How Adding Twig to Drupal Core Helps You Craft Better Solutions

If you've been a web developer for a bit, you're probably familiar with the concept of templating. We pass data to a reusable chunk of HTML (the template), the data are interpolated into the template, and we get a finished product that's ready to present on the front end.

Pages on a Drupal site are, and almost always have been, the result of multiple templates being nested within one another to put together a finished presentation. But the developer experience, among other aspects of building an enterprise-quality web app using older versions of Drupal, left a bit to be desired.

Drupal 8 brought a major change to how theming and templating work with the adoption of Twig as the templating engine. Whether you're coming from a completely different development background, older versions of Drupal, or starting a completely new journey in web development with Drupal 8, it's worth knowing a bit about how we got here, and why Twig is such a great addition to Drupal core.

Twig delivers a better developer experience

This is the number one reason I was thrilled to see Twig in Drupal 8. In the world of web development, we hear a lot about user experience (UX), but Developer experience (DX) chatter is a bit more subdued. Better DX yields smoother development, which should, at least in theory, help us improve the product.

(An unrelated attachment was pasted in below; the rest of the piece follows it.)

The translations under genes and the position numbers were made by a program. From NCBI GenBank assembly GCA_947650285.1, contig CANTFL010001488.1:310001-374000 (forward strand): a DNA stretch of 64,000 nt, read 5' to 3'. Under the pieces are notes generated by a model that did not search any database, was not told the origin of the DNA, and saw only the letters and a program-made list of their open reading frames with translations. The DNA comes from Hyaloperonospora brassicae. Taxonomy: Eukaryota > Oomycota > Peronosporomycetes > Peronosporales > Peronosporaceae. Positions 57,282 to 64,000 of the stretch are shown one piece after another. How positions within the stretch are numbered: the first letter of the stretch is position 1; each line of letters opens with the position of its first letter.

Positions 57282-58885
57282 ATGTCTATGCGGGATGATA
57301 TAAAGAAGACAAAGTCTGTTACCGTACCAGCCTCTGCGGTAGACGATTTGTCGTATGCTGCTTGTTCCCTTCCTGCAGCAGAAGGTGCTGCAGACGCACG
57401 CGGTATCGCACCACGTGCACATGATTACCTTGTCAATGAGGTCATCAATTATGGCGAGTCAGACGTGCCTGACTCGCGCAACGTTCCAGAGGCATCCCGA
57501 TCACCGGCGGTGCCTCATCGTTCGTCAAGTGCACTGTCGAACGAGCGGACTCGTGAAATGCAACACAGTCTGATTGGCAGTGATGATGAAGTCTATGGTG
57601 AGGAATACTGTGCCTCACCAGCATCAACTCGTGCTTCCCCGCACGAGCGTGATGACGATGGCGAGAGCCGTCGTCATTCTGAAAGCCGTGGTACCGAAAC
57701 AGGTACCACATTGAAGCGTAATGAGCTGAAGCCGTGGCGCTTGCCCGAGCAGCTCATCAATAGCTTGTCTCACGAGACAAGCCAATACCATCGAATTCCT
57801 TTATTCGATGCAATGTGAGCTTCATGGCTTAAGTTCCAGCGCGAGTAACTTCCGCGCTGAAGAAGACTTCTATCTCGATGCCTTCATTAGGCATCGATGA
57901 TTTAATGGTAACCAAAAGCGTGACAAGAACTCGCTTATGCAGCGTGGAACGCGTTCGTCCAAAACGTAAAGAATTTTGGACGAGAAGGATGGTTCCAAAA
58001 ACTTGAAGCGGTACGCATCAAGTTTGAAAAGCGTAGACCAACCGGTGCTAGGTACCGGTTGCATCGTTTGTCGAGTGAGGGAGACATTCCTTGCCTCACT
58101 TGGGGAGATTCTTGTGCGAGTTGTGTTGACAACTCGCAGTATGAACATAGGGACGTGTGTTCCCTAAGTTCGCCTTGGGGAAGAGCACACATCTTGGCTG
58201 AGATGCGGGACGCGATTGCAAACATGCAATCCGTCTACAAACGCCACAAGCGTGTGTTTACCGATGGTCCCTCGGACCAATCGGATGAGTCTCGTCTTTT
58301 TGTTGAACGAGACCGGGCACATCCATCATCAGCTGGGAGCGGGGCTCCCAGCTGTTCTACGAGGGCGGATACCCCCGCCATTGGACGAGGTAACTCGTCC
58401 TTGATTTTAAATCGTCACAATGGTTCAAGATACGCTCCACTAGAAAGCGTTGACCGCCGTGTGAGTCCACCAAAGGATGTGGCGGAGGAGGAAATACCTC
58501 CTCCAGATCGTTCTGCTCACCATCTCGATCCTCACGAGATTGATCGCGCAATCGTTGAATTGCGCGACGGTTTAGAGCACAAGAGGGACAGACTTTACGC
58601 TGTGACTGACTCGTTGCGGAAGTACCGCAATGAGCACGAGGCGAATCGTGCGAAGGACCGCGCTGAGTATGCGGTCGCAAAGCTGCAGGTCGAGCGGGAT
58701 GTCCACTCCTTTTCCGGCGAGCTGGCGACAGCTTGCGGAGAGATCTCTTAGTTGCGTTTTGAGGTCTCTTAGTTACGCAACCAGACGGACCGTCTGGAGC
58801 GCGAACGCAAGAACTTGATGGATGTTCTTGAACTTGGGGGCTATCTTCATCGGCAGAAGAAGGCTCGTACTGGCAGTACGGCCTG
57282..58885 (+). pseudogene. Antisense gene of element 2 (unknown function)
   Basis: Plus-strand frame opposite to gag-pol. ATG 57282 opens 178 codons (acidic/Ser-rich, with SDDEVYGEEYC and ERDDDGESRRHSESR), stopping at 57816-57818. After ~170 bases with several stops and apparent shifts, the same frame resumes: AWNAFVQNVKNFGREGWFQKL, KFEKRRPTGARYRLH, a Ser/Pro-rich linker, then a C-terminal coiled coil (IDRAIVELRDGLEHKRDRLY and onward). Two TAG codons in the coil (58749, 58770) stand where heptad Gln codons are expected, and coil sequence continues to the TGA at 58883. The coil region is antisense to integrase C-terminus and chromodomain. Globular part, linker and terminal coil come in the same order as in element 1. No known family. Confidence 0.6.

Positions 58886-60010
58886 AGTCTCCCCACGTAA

Older versions of Drupal employed the PHPTemplate templating engine by default, which also meant using PHP in what should really be pure front-end development. One of my favorite perks that Twig gets us is that its syntax is simply more elegant.

To see what I mean, here's a snippet from the default node template in Drupal 7:

With Twig in Drupal 8, the equivalent code looks like this:

As you can see, the Twig syntax is much easier on the eyes! Even some of the more complicated templates I've built and worked with are still quite scannable and easy to modify. If I ever begin thinking a Twig template looks a bit out of control, I think back to the older Drupal days, when that same template would be bloated with PHP tags and syntax.

Twig gives front-end developers plenty of logical power without sacrificing security

As you begin digging into what's possible with Twig, you can see there is still quite a bit of room for processing data in the template. Its official documentation shows numerous ways to filter your data, concatenate strings, test variables, iterate over an array and so much more. Here's a more advanced example of adding to a template's attributes object:

Here you can begin to see what's possible without modifying back-end code. We set a few separate classes in a variable that we can use later in the template. The node bundle gets passed through the `clean_class` filter, and is concatenated onto 'node--type-'. The ternary operator here is used to add a clean version of our view mode if one is available. And it's all added to Drupal's special attributes object via its `addClass()` method.